Regular class meetings, 14 weeks, 42 hours
Two evening midterms and final exam, 6 hours
Reading the text and preparing for class, 5 hours per week, 70 hours
Doing weekly homework assignments, 3 hours per week 42 hours
Meeting with tutors or in study groups, variable 4 to 12 hours
Reviewing for midterms and finals, 12 hours
- Math 217 class notes from Fall 2014 with information on
Binomial coefficients (combinations),
Axioms for probability,
Uniform finite probabilities,
The Bernoulli process,
Discrete random variables,
Expectation for discrete random variables,
Variance for discrete random variables,
The Poisson process,
Expectation and variance for continuous random variables,
Sums and convolution,
Covariance and correlation,
Moments and the moment generating function,
A proof of the central limit theorem
Class notes, quizzes, tests, homework assignments
(This part of the course page will be constantly updated.)
- Summary of basic probability theory. We'll review some high points of probability theory (Chapter 2). The purpose of this review is just to explain what I assume you already know.
- Collecting data. Begin a discussion of collecting data: types of statistical studies, control groups in a comparative study, sample surveys, prospective and retrospective studies, basic sampling designs, simple and other kinds of random sampling. (Chapter 3) Experimental studies.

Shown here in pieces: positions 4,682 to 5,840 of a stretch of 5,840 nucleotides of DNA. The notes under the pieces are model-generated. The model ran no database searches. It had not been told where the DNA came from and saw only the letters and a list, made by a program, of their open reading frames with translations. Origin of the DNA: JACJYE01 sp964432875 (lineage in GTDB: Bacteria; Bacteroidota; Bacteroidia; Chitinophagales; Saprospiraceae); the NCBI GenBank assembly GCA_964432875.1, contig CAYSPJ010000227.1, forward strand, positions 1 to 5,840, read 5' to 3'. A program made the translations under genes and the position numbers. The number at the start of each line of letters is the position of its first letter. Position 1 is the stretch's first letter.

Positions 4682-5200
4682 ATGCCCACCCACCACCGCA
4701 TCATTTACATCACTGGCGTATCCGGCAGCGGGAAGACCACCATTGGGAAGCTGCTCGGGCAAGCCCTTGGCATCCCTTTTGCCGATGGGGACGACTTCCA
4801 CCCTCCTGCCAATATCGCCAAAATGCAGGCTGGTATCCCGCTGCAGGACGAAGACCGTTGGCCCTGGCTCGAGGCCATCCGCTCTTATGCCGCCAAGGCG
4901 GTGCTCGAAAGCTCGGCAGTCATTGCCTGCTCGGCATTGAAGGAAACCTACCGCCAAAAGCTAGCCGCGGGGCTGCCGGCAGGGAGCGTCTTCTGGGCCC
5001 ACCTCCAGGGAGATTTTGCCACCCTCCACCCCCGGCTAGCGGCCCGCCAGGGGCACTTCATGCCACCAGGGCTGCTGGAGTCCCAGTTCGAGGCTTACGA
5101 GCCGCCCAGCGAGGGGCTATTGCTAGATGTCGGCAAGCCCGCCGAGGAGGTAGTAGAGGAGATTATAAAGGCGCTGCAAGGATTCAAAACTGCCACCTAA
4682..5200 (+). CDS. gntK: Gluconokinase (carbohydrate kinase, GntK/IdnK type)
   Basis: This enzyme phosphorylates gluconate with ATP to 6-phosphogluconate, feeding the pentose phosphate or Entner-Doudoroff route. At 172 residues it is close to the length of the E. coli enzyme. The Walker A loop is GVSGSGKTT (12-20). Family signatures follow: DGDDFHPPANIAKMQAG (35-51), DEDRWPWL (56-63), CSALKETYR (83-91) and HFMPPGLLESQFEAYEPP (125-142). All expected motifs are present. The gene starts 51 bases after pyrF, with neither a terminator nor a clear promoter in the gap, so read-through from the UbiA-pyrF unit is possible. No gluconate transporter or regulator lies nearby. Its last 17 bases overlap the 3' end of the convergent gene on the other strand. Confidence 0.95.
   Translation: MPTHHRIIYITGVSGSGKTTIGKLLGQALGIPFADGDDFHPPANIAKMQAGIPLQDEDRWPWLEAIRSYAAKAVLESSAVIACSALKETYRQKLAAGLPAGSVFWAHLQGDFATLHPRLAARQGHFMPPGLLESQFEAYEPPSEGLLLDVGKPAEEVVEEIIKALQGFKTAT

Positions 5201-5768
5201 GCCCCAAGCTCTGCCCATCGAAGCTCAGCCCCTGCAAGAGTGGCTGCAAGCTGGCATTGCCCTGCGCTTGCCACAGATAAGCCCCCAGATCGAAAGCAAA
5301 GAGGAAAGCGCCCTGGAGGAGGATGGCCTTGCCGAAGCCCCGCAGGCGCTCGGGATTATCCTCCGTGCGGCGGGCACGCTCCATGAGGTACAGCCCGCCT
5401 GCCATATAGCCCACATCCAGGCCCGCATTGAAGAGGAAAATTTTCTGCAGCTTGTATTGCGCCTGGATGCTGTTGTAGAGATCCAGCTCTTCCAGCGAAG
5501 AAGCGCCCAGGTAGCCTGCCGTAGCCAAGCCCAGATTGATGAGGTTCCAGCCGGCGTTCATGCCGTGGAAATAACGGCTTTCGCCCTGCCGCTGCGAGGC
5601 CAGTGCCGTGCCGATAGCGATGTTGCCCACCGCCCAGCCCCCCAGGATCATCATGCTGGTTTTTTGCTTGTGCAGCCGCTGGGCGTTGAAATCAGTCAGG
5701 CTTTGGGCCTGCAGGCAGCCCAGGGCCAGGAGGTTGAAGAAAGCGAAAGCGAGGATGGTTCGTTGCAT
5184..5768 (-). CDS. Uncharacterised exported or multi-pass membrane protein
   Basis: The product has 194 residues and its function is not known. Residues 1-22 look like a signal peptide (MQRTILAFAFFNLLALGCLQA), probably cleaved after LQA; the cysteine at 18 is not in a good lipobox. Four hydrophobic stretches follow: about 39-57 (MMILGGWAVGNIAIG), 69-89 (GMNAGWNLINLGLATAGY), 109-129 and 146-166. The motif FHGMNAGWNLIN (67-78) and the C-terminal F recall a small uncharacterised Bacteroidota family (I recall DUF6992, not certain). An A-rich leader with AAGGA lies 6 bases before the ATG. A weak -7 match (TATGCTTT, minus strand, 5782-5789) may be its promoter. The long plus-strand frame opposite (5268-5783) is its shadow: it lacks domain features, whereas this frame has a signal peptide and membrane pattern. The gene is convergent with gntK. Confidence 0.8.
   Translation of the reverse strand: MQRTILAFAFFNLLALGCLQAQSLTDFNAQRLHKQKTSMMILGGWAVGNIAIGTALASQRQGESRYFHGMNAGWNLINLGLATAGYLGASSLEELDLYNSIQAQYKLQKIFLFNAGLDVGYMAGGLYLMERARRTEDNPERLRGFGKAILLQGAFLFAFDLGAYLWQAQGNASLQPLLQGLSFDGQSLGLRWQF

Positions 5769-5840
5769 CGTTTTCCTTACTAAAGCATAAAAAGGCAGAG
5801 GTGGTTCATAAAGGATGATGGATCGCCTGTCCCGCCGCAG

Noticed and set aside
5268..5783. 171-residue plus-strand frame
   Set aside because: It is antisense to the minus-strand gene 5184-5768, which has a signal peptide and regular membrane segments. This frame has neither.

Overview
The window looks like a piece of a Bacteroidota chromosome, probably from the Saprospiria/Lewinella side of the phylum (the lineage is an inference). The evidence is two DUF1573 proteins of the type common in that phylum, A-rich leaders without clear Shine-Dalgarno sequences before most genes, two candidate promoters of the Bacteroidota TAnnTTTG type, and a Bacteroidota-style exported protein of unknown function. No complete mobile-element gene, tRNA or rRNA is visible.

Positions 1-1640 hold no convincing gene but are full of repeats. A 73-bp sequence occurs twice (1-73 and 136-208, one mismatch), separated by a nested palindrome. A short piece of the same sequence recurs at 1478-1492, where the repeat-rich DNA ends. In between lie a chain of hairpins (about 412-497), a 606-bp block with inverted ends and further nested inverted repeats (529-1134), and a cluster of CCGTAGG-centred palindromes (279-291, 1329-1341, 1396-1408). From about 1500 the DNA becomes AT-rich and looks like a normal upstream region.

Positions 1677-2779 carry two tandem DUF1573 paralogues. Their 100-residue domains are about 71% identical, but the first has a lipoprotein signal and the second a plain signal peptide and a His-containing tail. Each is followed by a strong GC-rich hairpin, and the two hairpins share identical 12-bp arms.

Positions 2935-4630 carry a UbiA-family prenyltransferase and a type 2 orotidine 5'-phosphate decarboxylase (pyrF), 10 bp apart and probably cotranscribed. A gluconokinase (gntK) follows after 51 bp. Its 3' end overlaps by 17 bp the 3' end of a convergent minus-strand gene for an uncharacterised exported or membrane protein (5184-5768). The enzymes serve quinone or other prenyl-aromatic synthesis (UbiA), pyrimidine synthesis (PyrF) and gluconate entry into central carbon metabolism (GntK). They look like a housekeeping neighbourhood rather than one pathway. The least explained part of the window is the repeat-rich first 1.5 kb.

- Homework due Friday, Jan 29, from chapter 3: 1, 3, 4, 7, 8, 9, 12, 13, and 15. These are not computational exercises. For most exercises, write a paragraph to answer the question using full sentences. A few of them only ask for short answers.
- Summarizing and exploring data
Normal probablility plot
- Simpson's paradox.
- Common probability distributions.
See also the
Gallery of distributions at
- Homework due Wednesday, Feb 3, from chapter 4: 2, 5, 10, and select one exercise from
4.29 through 4.46 for presentation in class (if you work in a group, do as many
exercises as a group as there are students in your group)
- Distribution of the sample mean, central limit theorem,
approximation of the binomial distribution by a normal distribution.
- Sample variance, the chi2 distribution,
the gamma function.
- Student's t distribution and Snedecor-Fisher's F distribution.
- Homework due Wednesday, Feb 10, from chapter 5: 4, 5, 8 , 14, 16, 17, 23 .
- Point estimators, inferences about parameters based on data from a sample.
- Maximum likelihood estimators, both discrete and continuous (Chapter 15)
Tests from past years
This page is located on the web at
David E. Joyce